Pessoa, the head of Brazilian construction firm UTC Engenharia, is under house arrest. He was jailed last year and prosecutors say he may have led the cartel. Veja did not say how it obtained the details of his testimony.

Rousseff has denied knowing about corruption at Petroleo Brasileiro SA, or Petrobras, when she chaired its board from 2003 to 2010, when much of the alleged graft occurred.

The nine prosecutors who brought the case are known as “The Untouchables” in a country where the elite has enjoyed impunity. But defense lawyers have criticized their practice of combining preventive detention and plea bargaining, calling it coercion.

Monday was the first time Rousseff addressed Pessoa’s testimony, though her Communications Minister Edinho Silva said on Friday that 7.5 million reais donated by Pessoa to Rousseff’s 2014 campaign were legal and approved by electoral authorities. Silva was Rousseff’s campaign treasurer.

Rousseff’s chief of staff, Aloizio Mercadante, also denied donations made to him in 2010 by companies owned by Pessoa were linked to kickbacks.

Workers’ Party Treasurer Joao Vaccari was arrested in April and will stand trial for corruption. (Writing by Walter Brandimarte and Caroline Stauffer; Editing by Mary Milliken and Christian Plumb)

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UPDATE 3-Brazil’s Petrobras slashes spending to cut debt, restore confidence |30 Jun
UPDATE 3-Oil bounces off 3-week lows as Greek debt default looms |30 Jun

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Posted on Sustainabilitank.info on June 30th, 2015
by Pincas Jawetz (PJ@SustainabiliTank.com)

CHRISTOPHER J. CHANG, PhD
2015 Blavatnik Laureate in Chemistry

University of California, Berkeley

PhD, Massachusetts Institute of Technology
BS/MS, California Institute of Technology

Working at the frontiers of neuroscience and energy research

Chemistry wasn’t Dr. Christopher Chang’s initial major in college. However, his father was a chemist and he always wanted to know “what things were made out of.” He credits undergraduate mentor Dr. Harry Gray with getting him excited about chemistry and energy science. He became even more interested in chemistry benefiting society through his work with PhD and postdoctoral advisors Drs. Daniel Nocera and Stephen Lippard.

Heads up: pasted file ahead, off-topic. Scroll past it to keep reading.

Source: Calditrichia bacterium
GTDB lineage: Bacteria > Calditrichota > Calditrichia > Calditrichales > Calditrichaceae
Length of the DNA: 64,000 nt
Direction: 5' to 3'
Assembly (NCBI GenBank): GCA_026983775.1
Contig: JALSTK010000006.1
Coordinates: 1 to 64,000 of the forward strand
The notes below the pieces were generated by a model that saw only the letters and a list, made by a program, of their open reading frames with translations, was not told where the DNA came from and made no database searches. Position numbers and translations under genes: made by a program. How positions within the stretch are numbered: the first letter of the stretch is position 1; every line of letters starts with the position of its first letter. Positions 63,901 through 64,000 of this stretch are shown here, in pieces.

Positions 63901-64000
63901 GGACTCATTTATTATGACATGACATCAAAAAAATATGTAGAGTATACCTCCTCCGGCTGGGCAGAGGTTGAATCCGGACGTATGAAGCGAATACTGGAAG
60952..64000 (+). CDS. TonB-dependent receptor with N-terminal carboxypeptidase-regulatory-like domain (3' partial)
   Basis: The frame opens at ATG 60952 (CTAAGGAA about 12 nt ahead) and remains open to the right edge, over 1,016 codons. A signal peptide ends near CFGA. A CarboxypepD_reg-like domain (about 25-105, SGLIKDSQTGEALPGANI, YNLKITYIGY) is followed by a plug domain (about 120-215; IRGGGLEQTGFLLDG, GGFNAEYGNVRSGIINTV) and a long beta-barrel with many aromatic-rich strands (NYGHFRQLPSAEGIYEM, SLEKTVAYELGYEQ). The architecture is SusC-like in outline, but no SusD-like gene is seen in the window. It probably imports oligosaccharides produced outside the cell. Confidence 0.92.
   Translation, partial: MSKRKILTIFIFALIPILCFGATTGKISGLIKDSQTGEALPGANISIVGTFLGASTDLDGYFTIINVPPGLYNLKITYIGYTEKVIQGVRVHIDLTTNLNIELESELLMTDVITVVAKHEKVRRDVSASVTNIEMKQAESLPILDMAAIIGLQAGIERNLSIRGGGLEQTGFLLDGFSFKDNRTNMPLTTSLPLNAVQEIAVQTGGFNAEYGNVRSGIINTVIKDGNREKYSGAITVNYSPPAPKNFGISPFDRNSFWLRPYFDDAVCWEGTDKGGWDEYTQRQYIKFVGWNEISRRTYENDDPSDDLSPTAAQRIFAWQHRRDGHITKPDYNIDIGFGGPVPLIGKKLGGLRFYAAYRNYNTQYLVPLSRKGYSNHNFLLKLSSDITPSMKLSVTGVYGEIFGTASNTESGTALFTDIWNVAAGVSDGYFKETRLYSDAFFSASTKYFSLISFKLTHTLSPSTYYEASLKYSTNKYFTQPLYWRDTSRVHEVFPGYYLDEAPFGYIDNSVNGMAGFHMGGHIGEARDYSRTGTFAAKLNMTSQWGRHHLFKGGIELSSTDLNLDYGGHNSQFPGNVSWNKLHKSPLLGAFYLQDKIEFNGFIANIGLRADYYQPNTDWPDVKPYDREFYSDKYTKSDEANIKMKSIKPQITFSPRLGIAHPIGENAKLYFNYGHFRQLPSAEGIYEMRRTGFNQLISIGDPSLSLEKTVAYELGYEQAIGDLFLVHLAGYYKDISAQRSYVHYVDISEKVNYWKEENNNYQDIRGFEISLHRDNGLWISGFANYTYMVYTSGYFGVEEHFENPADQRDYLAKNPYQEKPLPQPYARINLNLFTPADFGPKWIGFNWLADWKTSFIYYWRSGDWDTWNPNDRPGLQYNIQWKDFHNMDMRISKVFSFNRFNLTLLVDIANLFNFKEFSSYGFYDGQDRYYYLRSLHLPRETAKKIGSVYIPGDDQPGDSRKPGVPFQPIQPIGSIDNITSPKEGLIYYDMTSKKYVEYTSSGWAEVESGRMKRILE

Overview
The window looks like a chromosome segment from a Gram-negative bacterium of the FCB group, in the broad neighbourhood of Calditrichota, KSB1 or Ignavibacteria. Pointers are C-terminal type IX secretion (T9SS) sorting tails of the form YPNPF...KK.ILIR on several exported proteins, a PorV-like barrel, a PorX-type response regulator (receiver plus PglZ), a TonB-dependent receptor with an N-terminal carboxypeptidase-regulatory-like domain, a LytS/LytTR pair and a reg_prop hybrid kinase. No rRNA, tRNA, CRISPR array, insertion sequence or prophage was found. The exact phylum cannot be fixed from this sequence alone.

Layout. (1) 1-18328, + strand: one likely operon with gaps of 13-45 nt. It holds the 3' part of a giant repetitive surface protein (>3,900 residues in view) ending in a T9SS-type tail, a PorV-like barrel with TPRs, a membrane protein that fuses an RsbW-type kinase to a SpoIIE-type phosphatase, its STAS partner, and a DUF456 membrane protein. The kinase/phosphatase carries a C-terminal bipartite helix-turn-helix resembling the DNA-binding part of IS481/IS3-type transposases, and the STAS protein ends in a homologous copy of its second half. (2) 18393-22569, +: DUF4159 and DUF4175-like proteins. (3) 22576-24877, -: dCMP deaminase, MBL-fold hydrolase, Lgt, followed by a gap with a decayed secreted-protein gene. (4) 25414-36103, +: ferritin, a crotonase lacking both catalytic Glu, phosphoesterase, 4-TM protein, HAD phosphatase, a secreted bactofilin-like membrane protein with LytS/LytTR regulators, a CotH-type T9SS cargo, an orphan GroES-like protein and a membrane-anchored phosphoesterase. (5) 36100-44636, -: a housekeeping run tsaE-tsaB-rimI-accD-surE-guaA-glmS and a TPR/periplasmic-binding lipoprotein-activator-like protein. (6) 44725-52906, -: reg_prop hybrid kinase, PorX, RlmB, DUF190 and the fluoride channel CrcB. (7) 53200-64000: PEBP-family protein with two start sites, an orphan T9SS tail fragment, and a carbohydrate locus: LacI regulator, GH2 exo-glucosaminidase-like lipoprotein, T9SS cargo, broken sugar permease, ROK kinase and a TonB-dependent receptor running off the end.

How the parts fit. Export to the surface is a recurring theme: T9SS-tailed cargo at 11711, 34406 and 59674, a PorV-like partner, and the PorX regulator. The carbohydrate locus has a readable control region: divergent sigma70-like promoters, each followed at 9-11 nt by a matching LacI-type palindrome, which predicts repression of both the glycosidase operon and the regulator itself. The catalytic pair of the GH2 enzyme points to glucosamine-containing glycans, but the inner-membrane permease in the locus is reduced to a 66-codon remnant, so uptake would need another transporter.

Driven by a strong social conscience, Dr. Chang and his lab work in two frontier areas of research. Dr. Chang’s first scientific goal is to identify and understand the roles of all basic chemical elements that are essential to the brain’s functioning. Using new molecular imaging tools, he visualizes chemical reactions involving metal ions and small molecules that help shape such basic processes as memory, cognition and the processing of sensory information, and may also play a role in aging and neurodegenerative diseases. His second goal is to develop technologies for personalized energy, in which people can make what they need in their own households without reliance on the energy grid, to help minimize waste and affect climate change.

“Winning the Blavatnik Award is humbling and exciting at the same time,” says Dr. Chang. “While awards are given to one or a few people, they represent the support of many others who have enabled good things to happen – including students, mentors, colleagues and family. It’s also great to support science and scientists in a public way, as education and technology have long-term benefits for society.”

“Chris Chang has changed the way bioorganic and bioinorganic chemists think about the role of redox active metals and reactive oxygen species in signaling, pathology and physiology in the brain…an emerging field known as metalloneurochemistry. Dr. Chang has overturned existing paradigms by demonstrating that redox active metals (iron, copper, cobalt, molybdenum) can serve in signaling pathways, and that reactive oxygen species such as hydrogen peroxide can be beneficial (not damaging) in stem cell regeneration in the brain.” – Dr. Scott E. Denmark, Reynold C. Fuson Professor of Chemistry, University of Illinois and a member of the 2015 National Jury.

EDWARD F. CHANG, MD
2015 Blavatnik Laureate in Life Sciences

University of California, San Francisco

MD, University of California, San Francisco
BA, Amherst College

Uncovering the neural mechanisms of language processing

Dr. Edward Chang credits his interest in neuroscience to wonderful teachers during his first year of medical school at UCSF, who “opened [his] eyes to the beauty of the nervous system.” These professors were also eminent scientists, and inspired him to take a few years off from his clinical training to work in a research laboratory. By the time he returned to medical school, it was clear that scientific discovery would be inseparable from his mission as a surgeon treating serious neurological disorders.

Since that time, Dr. Chang’s research, which aims to understand the uniqueness of human language and is conducted largely through monitoring brain activity patterns in awake patients during surgery, has made a major impact in a number of fields. These include: systems neuroscience, linguistics, psychology and biomedical engineering. His lab has established the basic “blueprint” of how the brain allows us to speak and hear – recording responses to nearly every speech sound in the English language. Dr. Chang is now beginning to look at brain activity patterns that underlie anxiety and depression, and developing safer and more effective methodologies to map the brain during surgery.